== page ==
I had a chance to observe all thirty of my students interact with my ETA colleagues and each other. It was beautiful to watch a lot of them become the people they are outside of my class. For some of my students, this was the first time I saw them joke with one another. Stoic faces erupted with laughter. Form 1 students chatted with From 2 and Form 4 students and vice versa. Some of my incredibly shy and reserved Form 1 students ended up buying ice cream for all of the ETAs using their own money. When it was time for lunch, the ETAs and I served students food from one of my favorite food stalls in Bachok. This was clearly a new dynamic for them as teachers and students rarely (if ever) eat with one another during the school week. It was a truly special experience. One I will fondly remember for the rest of my time in Malaysia and certainly beyond.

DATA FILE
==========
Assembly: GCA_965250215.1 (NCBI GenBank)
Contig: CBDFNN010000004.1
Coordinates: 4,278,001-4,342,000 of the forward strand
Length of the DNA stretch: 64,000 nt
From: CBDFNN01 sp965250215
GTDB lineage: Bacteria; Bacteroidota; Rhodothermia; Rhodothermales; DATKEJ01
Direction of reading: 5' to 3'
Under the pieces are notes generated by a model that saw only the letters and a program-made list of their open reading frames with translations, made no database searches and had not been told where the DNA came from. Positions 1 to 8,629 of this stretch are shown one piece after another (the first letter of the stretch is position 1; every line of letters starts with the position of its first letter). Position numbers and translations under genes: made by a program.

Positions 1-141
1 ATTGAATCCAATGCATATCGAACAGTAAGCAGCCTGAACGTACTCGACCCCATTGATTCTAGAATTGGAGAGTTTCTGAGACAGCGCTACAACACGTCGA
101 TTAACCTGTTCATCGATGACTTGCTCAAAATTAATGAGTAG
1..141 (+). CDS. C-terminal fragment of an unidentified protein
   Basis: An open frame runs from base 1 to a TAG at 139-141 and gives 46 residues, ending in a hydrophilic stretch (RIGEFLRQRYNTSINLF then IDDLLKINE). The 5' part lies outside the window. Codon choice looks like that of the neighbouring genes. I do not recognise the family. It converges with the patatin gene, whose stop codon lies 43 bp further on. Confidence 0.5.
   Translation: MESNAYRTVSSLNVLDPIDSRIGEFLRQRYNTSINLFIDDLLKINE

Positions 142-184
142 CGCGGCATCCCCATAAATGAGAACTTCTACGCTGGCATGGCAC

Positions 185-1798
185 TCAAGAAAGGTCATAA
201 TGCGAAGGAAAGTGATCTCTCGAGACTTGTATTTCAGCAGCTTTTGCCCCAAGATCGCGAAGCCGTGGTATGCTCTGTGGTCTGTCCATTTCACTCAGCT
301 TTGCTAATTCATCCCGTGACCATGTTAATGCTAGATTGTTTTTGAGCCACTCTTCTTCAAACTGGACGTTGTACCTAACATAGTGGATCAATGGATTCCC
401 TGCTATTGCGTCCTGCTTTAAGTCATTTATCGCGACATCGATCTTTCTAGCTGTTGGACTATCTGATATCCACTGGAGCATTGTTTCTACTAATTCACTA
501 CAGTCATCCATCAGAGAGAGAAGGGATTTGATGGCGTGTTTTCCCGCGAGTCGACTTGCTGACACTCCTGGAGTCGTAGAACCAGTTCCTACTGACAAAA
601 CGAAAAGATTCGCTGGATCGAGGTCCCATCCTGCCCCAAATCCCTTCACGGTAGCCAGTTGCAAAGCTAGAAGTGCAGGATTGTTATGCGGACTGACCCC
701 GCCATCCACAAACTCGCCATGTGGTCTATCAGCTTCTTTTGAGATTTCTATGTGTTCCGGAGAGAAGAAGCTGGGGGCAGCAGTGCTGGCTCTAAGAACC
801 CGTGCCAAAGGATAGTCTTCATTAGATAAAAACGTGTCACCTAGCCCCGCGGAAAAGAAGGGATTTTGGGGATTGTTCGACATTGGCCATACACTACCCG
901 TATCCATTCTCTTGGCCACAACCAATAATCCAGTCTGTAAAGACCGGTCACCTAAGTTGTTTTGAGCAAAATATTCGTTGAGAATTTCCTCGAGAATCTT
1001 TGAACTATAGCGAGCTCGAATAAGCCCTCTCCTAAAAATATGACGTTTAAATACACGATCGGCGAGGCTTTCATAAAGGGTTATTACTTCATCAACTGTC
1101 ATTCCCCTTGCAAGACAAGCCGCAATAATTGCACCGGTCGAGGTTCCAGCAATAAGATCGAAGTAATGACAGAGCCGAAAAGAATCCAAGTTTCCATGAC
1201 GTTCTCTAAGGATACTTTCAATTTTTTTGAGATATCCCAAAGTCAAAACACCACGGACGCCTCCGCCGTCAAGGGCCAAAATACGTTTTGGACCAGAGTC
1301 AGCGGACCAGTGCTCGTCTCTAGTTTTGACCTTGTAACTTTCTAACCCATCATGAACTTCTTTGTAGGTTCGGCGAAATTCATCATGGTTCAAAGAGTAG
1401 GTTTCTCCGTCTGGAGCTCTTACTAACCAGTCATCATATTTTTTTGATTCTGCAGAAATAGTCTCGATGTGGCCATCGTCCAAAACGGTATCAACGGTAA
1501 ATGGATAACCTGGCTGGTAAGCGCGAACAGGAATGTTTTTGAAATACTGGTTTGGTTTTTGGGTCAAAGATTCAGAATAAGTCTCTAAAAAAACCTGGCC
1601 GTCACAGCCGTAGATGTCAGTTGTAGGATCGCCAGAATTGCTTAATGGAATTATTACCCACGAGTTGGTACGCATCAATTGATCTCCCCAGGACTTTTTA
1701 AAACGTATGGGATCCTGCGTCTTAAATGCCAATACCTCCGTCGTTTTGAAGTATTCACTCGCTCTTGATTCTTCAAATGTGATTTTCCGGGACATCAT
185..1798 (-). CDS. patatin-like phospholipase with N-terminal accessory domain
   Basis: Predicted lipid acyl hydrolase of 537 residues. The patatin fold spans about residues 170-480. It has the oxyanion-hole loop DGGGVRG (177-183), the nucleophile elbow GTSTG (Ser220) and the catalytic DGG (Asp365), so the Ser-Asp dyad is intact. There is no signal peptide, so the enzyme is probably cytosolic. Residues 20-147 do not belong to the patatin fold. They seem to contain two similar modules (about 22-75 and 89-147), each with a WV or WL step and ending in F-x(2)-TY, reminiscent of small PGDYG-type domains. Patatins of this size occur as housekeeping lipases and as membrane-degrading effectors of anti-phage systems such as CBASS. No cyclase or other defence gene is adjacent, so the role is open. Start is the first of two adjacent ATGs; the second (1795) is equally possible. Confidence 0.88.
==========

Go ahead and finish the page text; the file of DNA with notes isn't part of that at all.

When it was time to hop back on the bus and return to SMK Badak, there was a palpable sense of accomplishment. The students boarded the bus with a visible sense of pride. Pride in their physical accomplishments: removing piles upon piles of rubbish from our local beach. However, they also boarded the bus with a sense of pride in their abilities as English language learners. I told them over and over again how thrilled I was that they seized their opportunities to bolster their conversational skills and further develop their academic language abilities.
Their faces, although heavy from a hard days work, reflected my pride and their own.
“The best way to find yourself is to lose yourself in the service of others.” ― Mahatma Gandhi